The Bride had apparently always said that if she ever got married she wanted to drive round town in a rickshaw eating (a particular type of) sausage. Her parents arranged a rickshaw, to the back of which were tied old cans, and the newly-weds were driven along a red carpet – which happened to be out for a town festival taking place that weekend – to the photographic studio.

The Family was invited to the Bride’s parents’ house (a beautiful old building in the centre of town) for lunch. When the Couple arrived, more of the guests arrived too, and we had champagne and cake.

One of the guests was wearing a kilt. Mindful of my Munich phrasebook, I enquired after his clan, and discovered that the wearer was a Danish Scot (or a Scottish Dane, depending on which way you look at it). His name was Jens, which means “soldier” and he was well named for he was a soldier and had recently served in both Iraq and Afghanistan. He kept us entertained with stories…one of which might take some believing but he said that the British Army had the best food of all the armies in the field!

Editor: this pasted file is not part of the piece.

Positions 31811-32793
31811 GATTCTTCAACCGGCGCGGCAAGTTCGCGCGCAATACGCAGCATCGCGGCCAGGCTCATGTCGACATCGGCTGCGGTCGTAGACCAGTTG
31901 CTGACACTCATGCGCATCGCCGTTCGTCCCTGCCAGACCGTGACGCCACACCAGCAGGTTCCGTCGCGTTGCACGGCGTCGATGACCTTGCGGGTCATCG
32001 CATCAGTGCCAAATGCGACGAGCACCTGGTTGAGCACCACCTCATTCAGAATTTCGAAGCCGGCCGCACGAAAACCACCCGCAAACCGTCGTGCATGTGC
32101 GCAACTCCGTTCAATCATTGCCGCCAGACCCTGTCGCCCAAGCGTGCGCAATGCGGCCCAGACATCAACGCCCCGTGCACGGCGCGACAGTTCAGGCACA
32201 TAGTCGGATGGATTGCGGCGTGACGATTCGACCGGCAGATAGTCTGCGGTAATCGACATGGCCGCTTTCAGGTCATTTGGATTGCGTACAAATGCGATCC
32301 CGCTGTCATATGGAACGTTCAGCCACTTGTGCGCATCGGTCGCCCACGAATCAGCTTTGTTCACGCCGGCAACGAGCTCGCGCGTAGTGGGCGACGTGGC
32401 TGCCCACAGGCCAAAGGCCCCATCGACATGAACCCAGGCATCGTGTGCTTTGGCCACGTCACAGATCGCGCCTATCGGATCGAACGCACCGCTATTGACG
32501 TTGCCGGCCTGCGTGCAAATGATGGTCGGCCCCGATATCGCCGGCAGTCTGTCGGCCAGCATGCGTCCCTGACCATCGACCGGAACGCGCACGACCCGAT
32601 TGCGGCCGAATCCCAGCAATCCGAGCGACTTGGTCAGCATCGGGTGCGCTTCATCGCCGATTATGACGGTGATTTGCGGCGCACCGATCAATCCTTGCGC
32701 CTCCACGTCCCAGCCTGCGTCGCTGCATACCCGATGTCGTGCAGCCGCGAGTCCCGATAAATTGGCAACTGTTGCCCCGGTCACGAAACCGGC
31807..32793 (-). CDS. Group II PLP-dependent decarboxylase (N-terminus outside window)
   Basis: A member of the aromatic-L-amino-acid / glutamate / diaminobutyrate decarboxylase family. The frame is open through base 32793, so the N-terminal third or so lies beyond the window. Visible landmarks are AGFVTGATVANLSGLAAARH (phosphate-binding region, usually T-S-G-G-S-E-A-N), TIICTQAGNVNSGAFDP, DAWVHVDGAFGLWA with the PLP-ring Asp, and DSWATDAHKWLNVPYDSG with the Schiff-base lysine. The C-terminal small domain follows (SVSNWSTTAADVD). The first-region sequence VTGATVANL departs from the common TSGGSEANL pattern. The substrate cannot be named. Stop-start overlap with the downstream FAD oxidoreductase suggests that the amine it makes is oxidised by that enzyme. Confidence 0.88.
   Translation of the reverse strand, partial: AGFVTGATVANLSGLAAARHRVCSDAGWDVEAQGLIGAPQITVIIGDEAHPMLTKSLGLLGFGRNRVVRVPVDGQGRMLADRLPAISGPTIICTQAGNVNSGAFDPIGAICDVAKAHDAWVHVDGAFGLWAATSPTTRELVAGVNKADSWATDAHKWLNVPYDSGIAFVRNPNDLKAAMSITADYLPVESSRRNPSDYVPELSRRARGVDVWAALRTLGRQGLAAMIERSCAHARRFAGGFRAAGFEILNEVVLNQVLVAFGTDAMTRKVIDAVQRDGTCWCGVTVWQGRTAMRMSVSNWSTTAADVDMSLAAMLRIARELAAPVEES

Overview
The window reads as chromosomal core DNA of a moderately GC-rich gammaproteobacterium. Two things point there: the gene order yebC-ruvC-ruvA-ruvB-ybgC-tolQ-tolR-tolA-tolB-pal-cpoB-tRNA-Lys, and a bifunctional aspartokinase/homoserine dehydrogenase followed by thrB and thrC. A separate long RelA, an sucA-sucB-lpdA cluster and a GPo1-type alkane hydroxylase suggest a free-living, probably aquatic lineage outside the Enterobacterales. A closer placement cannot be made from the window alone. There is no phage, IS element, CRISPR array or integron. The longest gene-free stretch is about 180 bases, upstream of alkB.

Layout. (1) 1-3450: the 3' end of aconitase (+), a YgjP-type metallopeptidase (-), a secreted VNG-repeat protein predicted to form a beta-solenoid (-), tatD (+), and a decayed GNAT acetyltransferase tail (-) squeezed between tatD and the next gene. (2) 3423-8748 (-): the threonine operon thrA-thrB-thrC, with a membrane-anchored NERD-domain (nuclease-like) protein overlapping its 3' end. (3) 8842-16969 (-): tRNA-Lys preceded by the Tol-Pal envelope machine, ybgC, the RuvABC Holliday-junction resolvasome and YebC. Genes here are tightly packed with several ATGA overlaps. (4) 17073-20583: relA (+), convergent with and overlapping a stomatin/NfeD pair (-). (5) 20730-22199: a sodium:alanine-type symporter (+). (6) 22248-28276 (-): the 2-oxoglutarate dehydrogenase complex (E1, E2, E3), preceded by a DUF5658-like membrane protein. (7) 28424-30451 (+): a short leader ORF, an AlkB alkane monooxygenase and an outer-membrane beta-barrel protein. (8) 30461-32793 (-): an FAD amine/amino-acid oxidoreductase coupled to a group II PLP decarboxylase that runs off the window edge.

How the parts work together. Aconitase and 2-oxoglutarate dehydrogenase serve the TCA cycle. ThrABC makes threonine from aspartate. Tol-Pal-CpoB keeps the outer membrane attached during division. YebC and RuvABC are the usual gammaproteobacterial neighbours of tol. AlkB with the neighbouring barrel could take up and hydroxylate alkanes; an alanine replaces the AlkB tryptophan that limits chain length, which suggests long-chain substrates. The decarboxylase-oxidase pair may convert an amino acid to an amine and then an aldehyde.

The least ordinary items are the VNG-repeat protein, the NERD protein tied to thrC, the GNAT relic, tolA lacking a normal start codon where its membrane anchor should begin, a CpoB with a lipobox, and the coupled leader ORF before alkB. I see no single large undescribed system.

The Bride’s mother had been an au-pair girl in Scotland many years ago and said she was finding our Midland/Southern accents hard to follow (everyone, but everyone, spoke perfect English). For a laugh, I put on my Scottish accent – I’ve been told it’s very Morningside – and to great hilarity, she said she could understand me better! But I couldn’t keep it up for ever nor did I want to…I didn’t want the Danish Scot to think I was mocking his family.

We then made our way to the evening reception.